There’s really no other way to say it: today’s technology is highly impressive, and it’s all thanks to the wireless standards we have developed over the years. I remember the days of wired routers, and I remember them quite clearly. I believe that my first router was a wired Netgear and while it had plenty of options and benefits (save for the fact that it was a Netgear) it didn’t exactly pass the accessibility test. The days of running Category 5 network cable through the house were kind of a nightmare. Sure, we still do it today, to a point, but guess what? We don’t have to! We’re finally emerged from the dark ages of computing into what will undoubtedly be considered yet another dark age fifty years from now, at the moment, it’s all pretty wonderful and we’re going to enjoy it.
We’re in an age of plug and play, we’re in an age of wireless technology, and we’re finally in the age of handheld computing. One of the latest innovations that you are going to learn all about at information technology school is beamforming, which isn’t entirely new to the market, but it is certainly a change as of late. The first thing you need to know is that beamforming was indeed around during the older 802.11n standard, but the implementation was a bit sketchy to say the least.
The problem was that you might have purchased a router that used one beamforming technique while your computer used another. As a result, the beamforming would fail and would actually cause connectivity issues. Fortunately it can be turned off in the firmware settings, but the problem still persisted for some time. So what is beamforming, and what can an information technology college teach you about it?
Understanding Beamforming – A Crash Course from our Information Technology Classes
In a typical wireless router scenario, assuming you could actually see the transmission, you would see that it is being broadcast in all directions. Because you cannot actually see the broadcast, let’s just assume for a moment. The problem with this method is the same problem you would run into by trying to catch all of the water from Niagara falls using a bucket. It sounds great in theory, but you’re not going to get all of it, and when it comes right down to it you’ll probably lose your bucket a few times. Imagine if you could direct all of that water into your bucket instead of having it scattered all over the falls? I admit that’s probably a very bad example for obvious reasons, but beamforming works in a similar manner and it’s great for keeping everyone connected.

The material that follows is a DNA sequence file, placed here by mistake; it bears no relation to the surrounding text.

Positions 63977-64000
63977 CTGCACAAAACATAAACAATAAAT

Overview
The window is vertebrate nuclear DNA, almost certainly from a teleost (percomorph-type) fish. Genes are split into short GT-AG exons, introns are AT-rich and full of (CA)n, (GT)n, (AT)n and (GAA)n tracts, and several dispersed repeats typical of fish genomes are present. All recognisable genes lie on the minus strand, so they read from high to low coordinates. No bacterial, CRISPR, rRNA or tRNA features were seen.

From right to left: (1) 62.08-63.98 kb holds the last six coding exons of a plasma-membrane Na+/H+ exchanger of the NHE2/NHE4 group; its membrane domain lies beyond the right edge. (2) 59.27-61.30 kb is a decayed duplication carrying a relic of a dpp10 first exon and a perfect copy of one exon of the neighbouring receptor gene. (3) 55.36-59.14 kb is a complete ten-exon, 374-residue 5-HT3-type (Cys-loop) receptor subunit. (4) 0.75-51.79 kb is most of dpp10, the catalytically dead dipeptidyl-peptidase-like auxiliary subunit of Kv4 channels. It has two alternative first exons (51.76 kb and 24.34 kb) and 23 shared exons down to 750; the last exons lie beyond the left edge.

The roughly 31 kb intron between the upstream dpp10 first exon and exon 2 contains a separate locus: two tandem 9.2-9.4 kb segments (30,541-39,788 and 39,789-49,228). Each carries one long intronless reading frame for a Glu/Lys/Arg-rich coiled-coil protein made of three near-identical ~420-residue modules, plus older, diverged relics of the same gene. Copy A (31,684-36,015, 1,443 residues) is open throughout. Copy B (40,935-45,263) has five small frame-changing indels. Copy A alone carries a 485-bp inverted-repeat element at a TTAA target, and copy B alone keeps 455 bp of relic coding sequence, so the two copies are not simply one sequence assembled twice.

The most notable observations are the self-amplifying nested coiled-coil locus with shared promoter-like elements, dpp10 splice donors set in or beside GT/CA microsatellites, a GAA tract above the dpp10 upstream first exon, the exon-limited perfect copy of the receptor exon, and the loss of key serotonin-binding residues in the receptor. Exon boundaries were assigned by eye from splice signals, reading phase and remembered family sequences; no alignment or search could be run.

Beamforming, rather than sending out the transmission in a wave, sends the transmission directly to the device in a line. This makes the connection faster, means fewer disconnects, and ultimately creates a more enjoyable experience.
An Increasingly Common Technology
As you are bound to learn in information technology training, the concept of beamforming is becoming more and more mainstream. As manufacturers do their best to adapt and make sure that their hardware conforms to the newest standards, you will be tasked with learning how that technology works, how to adapt to it, and most importantly, how to troubleshoot it. The importance of attending an information technology institution cannot be overstated at this point and we’re ready to offer you the education that you need to break into the IT industry and truly make a difference.
You’re not just getting an education, you’re getting a foundation on which to build your lifelong career. Take a look at all we have to offer and even look into our financial aid solutions. It’s time to get yourself the career you’ve always wanted with the education we’re providing. The future is now – embrace it!
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